Here is one idea, I am sure there are other possibilities. The big assumption here is that the container does not need to be empty in order to say that it is being "filled up" again. We'll define "fill up" as an action of adding a non-zero amount of certain substance to the container as long as the substance is not overflowing.

1. first fill it up with ice cubes
2. then immediately pour sugar to "fill it up" again.
3. when ice melts, pour water to "fill it up" again.

Alternatively, you can just use three different substances of different granularity - e.g. large balls, smaller balls and then sand.

Lynnet said...

The problem never says: what to fill it with and whether or not you have to be able to recover what you fill it with. So I would use differences in density of liquids. First, I would fill it with cooking oil. Then with water, which would displace the oil and not mix. Last I would pour in molasses, slowly so it doesn't mix, which would displace the water. I would have filled the container 3 times without ever taking anything out.

By the way, I figured this out myself. And I'm a kid!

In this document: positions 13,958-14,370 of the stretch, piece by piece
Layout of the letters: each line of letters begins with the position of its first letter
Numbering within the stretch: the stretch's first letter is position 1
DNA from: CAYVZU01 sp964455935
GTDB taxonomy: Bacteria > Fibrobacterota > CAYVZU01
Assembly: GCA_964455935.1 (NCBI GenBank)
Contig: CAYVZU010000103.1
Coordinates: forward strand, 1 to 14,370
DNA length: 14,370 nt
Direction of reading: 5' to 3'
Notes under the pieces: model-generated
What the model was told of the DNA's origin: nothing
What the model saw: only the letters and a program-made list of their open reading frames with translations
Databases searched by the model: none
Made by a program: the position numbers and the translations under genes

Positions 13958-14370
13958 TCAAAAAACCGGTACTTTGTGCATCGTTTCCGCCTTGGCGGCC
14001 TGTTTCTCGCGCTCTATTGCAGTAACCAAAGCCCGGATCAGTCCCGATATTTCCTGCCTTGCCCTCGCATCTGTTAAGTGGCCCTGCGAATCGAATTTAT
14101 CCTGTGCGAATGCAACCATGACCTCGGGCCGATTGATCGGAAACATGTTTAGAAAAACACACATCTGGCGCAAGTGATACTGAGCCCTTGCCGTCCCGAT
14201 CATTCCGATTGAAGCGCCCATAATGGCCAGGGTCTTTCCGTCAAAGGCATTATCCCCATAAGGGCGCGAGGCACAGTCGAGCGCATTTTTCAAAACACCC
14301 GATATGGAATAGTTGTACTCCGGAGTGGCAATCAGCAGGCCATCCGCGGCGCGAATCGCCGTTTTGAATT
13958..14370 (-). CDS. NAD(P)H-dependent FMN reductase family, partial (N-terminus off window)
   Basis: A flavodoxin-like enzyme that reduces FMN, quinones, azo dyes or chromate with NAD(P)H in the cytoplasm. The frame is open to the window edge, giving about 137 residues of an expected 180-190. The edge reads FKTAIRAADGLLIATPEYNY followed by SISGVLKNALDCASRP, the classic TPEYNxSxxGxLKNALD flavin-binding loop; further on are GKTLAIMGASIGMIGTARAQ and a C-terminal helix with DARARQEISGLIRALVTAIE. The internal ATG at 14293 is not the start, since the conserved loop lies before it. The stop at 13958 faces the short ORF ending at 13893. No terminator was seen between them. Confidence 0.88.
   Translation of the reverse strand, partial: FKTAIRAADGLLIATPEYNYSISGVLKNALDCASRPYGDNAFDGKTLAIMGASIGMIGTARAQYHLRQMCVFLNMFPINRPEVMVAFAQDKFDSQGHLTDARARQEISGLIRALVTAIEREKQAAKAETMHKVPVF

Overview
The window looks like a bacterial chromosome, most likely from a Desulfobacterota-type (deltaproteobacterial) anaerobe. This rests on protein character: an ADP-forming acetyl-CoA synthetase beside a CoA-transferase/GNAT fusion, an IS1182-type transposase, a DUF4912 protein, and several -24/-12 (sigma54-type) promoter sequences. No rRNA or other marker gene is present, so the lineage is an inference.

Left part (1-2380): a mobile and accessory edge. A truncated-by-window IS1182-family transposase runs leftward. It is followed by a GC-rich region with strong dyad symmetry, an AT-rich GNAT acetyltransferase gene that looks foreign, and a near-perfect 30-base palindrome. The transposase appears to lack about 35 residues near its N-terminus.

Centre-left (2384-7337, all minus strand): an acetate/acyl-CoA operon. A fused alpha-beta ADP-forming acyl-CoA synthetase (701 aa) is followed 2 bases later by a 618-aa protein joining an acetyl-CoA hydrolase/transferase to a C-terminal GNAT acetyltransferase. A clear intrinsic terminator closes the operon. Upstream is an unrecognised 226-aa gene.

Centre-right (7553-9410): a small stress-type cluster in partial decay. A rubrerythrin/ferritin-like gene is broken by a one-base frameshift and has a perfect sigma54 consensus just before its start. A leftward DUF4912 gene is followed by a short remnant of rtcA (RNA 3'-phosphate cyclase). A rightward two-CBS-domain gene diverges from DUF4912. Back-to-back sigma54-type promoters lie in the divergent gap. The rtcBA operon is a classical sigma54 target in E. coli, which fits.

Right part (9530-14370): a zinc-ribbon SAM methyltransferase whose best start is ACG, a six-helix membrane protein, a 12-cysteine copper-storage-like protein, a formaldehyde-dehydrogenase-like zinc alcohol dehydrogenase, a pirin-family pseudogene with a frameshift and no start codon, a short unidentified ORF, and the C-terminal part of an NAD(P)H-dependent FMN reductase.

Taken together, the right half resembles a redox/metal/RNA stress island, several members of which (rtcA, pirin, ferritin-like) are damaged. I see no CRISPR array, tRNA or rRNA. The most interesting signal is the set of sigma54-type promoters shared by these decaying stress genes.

Homeschool mama said...

I'm new here, but am going to give it a shot. Other than the bucket having a hole for a slow leak, I am wondering if this is about filling it first with big rocks. Then, adding smaller rocks/pebbles. They will fill in some gaps. Lastly, fill with sand? Going to think on this a bit more, too!

Bean said...

First, I will fill it with rocks. Then I will fillet with sand (or maybe salt). Then I will fill it with water.

Or some other combination of things that decrease in granularity...marbles, them B-Bs, then glitter.

SteveGoodman18 said...

Thanks to my wife for some help with this one.

One idea - fill it up with ice, then let the ice melt and fill it up with ice again, then let the ice melt and fill it up with ice one more time.

Another idea - first fill the bucket with rocks, then with pebbles, then with water.

Anonymous said...

It looks like I am finally able to post today. Blogger was unavailable since this morning.

It looks like gardening and product management training came handy to some of you in this puzzle. The key was to realize that the container does not need to be filled with liquid and same content thrice. Rocks, rice and water. Or rocks, marbles and rice. A puzzle point for Katrina, Tom, kj, anne-marie, Ilya, Homeschool mama and Bean.